Selichos, 1939

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3 Responses

  1. L. Oberstein says:

    How many stories and how few writers. For every Avi Shafran, there are many other children of survivors, grandchildren ,even great grandchildren who could have a precious legacy for their progeny if they would record the stories of the survivors, while they are still among us. The time for holding it in, for silence, is long over. By personalizing tales of our forebearers , we make their lives more relevant to our children. There are two divergent streams in Holocaust rememberancem, those who leave Hashem out and those who show His presence even in the worst of places. Which version our children learn and emulate depends on who tells the story. I think the Agudah should have a project where all children have to interview a survivor and then put it on a web site (when that becomes permissible).

  2. Chaim Wolfson says:

    What a small world! My brother-in-law’s grandmother also comes from Ruzhan. She should be about the same age as your father. I must tell her about him; she would WALK to Baltimore to meet a fellow Ruzhaner.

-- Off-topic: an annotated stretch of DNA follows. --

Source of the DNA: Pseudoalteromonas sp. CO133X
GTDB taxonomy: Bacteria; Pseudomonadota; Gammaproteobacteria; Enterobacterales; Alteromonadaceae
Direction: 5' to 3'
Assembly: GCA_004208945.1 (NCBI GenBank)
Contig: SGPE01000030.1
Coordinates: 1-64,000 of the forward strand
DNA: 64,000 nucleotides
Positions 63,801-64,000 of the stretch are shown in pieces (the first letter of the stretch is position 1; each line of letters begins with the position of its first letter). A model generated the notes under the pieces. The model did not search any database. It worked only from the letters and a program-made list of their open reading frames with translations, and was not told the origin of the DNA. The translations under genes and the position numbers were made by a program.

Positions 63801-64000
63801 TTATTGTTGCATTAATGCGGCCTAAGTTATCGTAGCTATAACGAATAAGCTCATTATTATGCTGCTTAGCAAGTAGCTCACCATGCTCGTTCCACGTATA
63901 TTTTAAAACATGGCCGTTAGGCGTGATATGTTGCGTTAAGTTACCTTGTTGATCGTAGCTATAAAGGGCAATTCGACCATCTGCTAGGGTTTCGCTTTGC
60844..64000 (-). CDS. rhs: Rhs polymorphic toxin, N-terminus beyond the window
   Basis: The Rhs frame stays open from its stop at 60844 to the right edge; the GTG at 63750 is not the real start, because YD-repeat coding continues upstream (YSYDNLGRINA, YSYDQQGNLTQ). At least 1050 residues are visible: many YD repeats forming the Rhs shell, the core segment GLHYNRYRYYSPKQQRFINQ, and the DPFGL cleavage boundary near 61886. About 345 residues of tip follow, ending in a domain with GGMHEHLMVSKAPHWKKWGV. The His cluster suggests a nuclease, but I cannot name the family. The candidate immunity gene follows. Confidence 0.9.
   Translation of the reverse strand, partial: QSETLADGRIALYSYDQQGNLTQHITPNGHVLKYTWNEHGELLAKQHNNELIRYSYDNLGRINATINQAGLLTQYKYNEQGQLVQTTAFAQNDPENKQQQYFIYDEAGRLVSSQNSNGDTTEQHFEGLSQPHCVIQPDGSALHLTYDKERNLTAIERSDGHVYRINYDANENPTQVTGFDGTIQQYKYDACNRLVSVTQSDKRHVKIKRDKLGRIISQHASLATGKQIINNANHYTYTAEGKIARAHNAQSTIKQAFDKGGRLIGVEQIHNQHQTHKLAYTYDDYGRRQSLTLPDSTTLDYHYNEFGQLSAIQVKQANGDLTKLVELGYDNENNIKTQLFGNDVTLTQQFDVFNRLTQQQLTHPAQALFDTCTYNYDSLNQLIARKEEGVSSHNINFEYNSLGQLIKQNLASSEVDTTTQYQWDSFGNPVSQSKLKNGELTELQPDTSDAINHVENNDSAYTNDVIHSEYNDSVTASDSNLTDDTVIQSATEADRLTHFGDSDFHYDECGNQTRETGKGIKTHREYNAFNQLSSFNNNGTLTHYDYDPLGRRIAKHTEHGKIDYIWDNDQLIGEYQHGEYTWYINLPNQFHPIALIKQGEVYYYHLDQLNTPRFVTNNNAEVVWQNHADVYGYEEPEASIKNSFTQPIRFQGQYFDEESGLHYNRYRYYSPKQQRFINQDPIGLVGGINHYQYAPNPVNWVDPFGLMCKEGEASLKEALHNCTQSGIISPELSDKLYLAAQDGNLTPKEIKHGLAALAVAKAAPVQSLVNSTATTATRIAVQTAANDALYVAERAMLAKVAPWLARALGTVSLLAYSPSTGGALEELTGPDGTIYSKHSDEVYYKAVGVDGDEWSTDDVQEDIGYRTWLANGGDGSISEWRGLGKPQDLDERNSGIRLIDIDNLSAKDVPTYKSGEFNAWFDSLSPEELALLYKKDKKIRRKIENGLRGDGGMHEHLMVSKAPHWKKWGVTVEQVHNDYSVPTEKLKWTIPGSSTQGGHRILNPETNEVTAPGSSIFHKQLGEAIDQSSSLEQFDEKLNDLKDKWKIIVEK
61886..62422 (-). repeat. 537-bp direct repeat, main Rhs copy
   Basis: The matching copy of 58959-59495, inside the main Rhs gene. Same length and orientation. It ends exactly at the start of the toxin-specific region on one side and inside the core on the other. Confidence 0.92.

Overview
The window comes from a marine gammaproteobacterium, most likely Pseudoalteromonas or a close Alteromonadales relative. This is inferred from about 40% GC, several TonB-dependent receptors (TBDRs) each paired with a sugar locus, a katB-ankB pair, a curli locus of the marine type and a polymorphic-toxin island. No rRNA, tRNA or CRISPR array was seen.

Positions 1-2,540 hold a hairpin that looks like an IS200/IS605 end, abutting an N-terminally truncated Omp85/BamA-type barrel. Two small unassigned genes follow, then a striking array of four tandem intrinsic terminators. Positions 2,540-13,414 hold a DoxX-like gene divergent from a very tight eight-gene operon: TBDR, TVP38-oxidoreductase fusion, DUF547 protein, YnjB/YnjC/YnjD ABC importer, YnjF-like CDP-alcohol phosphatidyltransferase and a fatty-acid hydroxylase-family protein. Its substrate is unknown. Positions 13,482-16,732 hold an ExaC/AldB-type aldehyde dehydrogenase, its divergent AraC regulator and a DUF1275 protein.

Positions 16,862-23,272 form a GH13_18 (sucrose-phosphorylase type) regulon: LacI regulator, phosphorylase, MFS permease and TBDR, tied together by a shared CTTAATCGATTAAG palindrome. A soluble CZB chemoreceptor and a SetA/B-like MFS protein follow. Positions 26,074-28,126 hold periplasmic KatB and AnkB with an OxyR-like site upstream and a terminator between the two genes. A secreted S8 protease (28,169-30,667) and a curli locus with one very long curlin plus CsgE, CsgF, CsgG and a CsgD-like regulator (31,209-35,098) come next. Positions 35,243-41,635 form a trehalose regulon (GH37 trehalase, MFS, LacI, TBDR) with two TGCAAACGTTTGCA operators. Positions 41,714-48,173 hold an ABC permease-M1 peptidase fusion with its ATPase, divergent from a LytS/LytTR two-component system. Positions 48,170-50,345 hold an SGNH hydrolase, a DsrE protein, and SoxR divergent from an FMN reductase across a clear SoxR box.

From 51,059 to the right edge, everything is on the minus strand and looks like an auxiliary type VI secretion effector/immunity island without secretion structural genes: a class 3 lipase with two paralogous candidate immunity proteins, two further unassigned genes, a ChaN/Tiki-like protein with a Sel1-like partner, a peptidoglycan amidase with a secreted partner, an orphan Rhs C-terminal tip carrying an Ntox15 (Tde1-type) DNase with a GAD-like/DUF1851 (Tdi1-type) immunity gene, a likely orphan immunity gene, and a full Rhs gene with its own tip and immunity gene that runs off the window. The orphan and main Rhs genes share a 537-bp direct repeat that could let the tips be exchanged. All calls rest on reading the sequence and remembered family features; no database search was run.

Chief Rabbi Goren also came from Ruzhan, and my father is also from that neck of the woods.

  3. CJ Srullowitz says:

    It is difficult to believe, lulei demistafina, how dramatically the world has changed in just seventy short years.

    Jews ought to remind themselves every day of the great fortune that God has blessed us with, living as we do in relative freedom and material comfort. We must also recognize that the Nazis did not care whether you were Secular, Modern Orthodox, Chareidi, Chassidish, or somewhere in between – all were locked up together in the synagogues and in the cattle cars.

    We should encourage the same achdus for living, as others did in trying to decimate us.

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